The AHA/ACC guidelines include the following recommendations for diagnostic testing and initial diagnosis of TR [23] :

  • Transthoracic echocardiography (TTE) for the initial evaluation of patients to evaluate severity of TR, determine etiology, measure sizes of right-sided chambers and inferior vena cava, assess RV systolic function, estimate pulmonary artery systolic pressure, and characterize any associated left-sided heart disease. (Class I; Level of evidence: C)
  • Invasive measurement of pulmonary artery pressures and pulmonary vascular resistance can be useful when clinical and noninvasive data are discordant.(Class IIa; Level of evidence: C)
  • Consider CMR or real-time 3-dimensional echocardiography for assessment of RV systolic function and systolic and diastolic volumes in patients with severe TR (stages C and D) and suboptimal 2-dimensional echocardiograms. (Class IIb; Level of evidence: C)
  • Consider exercise testing to assess exercise capacity in patients with severe TR with no or minimal symptoms (stage C). (Class IIb; Level of evidence: C)

Surgical Indications

A comparison of the recommendations for surgical intervention is provided in the table below.

Table. Comparison of Recommendations for tricuspid valve disease Intervention (Open Table in a new window)

Recommendation

AHA/ACC (2014) [23]

ESC/EACTS (2012) [8]

Tricuspid valve surgery for patients with severe tricuspid regurgitation(TR) or severe tricuspid stenosis (TS) when undergoing left-sided valve surgery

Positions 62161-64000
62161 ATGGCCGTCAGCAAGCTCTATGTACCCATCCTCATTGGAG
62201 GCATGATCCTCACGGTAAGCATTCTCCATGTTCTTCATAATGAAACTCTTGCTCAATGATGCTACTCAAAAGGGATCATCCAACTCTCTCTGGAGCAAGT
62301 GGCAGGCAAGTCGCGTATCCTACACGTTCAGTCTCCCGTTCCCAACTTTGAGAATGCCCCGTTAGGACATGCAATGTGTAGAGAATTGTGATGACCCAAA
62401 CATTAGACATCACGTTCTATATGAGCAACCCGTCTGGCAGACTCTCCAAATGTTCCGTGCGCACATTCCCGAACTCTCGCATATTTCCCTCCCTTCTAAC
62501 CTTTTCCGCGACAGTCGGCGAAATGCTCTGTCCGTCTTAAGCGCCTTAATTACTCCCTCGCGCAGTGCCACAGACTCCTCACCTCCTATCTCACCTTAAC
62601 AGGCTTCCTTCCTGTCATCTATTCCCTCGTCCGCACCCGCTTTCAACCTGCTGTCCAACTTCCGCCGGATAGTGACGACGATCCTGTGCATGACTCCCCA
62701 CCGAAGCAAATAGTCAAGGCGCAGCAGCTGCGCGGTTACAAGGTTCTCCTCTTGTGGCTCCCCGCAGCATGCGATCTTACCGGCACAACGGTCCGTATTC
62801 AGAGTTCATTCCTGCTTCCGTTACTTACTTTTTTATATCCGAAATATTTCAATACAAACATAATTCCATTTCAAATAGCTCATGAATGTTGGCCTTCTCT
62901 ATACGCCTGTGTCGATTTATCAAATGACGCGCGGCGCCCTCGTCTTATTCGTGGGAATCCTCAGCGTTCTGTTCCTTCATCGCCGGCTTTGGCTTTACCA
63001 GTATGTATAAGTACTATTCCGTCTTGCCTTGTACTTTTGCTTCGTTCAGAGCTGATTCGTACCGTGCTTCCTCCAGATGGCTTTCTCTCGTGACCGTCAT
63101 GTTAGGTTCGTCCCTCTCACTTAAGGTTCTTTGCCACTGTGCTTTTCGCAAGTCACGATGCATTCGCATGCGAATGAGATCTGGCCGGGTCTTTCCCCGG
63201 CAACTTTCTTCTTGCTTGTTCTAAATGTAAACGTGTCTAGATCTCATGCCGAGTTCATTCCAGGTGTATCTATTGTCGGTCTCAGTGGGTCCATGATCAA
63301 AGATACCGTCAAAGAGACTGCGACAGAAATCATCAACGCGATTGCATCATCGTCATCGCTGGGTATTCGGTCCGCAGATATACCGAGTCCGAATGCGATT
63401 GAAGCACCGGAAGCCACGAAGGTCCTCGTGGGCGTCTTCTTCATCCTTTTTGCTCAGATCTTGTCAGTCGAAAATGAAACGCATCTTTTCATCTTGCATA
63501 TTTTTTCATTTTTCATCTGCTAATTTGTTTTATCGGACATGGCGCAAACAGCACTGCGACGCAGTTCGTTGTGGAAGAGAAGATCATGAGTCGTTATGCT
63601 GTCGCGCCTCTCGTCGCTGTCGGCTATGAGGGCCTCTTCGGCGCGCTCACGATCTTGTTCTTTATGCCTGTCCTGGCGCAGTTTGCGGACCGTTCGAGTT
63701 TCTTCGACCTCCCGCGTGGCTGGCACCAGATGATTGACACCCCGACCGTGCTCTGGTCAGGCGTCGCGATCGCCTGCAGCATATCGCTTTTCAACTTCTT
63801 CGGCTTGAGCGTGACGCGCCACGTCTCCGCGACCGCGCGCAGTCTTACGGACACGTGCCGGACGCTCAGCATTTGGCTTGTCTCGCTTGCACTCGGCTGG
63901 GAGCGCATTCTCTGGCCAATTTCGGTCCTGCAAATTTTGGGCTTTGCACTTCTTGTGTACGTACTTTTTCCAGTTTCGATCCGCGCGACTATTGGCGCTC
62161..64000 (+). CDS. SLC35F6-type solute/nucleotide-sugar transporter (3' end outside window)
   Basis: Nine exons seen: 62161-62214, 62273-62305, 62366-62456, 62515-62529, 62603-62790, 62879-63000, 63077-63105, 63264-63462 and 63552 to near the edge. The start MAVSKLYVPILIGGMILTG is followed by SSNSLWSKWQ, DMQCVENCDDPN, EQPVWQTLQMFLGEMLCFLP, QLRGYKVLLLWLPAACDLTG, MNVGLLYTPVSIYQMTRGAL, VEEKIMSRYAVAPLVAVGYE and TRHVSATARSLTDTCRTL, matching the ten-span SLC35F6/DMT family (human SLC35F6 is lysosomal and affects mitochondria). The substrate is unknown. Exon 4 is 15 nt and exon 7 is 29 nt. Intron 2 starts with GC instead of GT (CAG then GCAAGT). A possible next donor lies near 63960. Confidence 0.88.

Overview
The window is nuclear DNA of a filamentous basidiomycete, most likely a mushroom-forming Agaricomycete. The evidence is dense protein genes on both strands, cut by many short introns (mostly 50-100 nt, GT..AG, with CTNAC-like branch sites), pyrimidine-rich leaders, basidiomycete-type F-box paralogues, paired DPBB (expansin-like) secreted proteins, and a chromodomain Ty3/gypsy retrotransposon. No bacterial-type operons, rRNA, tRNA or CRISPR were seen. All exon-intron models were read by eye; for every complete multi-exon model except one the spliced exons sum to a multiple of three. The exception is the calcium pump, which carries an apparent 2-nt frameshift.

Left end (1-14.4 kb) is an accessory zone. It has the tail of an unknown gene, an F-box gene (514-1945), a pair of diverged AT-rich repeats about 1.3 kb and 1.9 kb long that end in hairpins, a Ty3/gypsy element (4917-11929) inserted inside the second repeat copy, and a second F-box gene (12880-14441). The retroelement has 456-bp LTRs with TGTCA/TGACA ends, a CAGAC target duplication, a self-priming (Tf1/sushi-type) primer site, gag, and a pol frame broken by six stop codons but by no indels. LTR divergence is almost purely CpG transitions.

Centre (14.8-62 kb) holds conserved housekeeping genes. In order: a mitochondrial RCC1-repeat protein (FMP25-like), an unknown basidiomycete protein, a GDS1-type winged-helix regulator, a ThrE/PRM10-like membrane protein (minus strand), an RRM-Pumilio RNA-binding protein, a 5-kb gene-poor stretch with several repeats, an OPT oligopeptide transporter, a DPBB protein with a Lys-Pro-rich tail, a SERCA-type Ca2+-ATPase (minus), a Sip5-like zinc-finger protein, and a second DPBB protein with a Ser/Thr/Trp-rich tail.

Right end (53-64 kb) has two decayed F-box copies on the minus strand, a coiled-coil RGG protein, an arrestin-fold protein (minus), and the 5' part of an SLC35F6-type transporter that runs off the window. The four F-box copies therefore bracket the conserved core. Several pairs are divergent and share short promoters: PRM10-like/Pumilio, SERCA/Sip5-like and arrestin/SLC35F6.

Class I

Class I

Tricuspid valve surgery for patients with isolated, symptomatic severe TS.

Class I

Class I

Tricuspid valve surgery for patients with isolated, symptomatic severe TR without severe right ventricle dysfunction

 

Class I

Tricuspid valve repair for patients with mild, moderate, or greater functional TR (stage B) at the time of left-sided valve surgery with either 1) tricuspid annular dilation or 2) prior evidence of right HF

Class IIa-Reasonable

Class IIa-Reasonable

Tricuspid valve surgery for patients with symptoms due to severe primary TR that are unresponsive to medical therapy (stage D).

Class IIa-Reasonable

 

After left-sided valve surgery, surgery for patients with severe TR who are symptomatic or have progressive right ventricular dilatation/dysfunction, in the absence of left-sided valve dysfunction,

severe right or left ventricular dysfunction, and severe pulmonary vascular disease

 

Class IIa-Reasonable

Tricuspid valve repair for patients with moderate functional TR (stage B) and pulmonary artery hypertension at the time of left-sided valve surgery

Class IIb-Consider

 

Tricuspid valve surgery for asymptomatic or minimally symptomatic patients with severe primary TR (stage C) and progressive degrees of moderate or greater RV dilation and/or systolic dysfunction.

Class IIb-Consider

Class IIa-Reasonable

Reoperation for isolated tricuspid valve repair or replacement for persistent symptoms due to severe TR (stage D) in patients who have undergone previous left-sided valve surgery and who do not have severe pulmonary hypertension or significant RV systolic dysfunction.

Class IIb-Consider

 

Percutaneous balloon tricuspid commissurotomy in patients with isolated, symptomatic severe TS without accompanying TR.

Class IIb-Consider

 

 

For more Clinical Practice Guidelines, please go to Guidelines.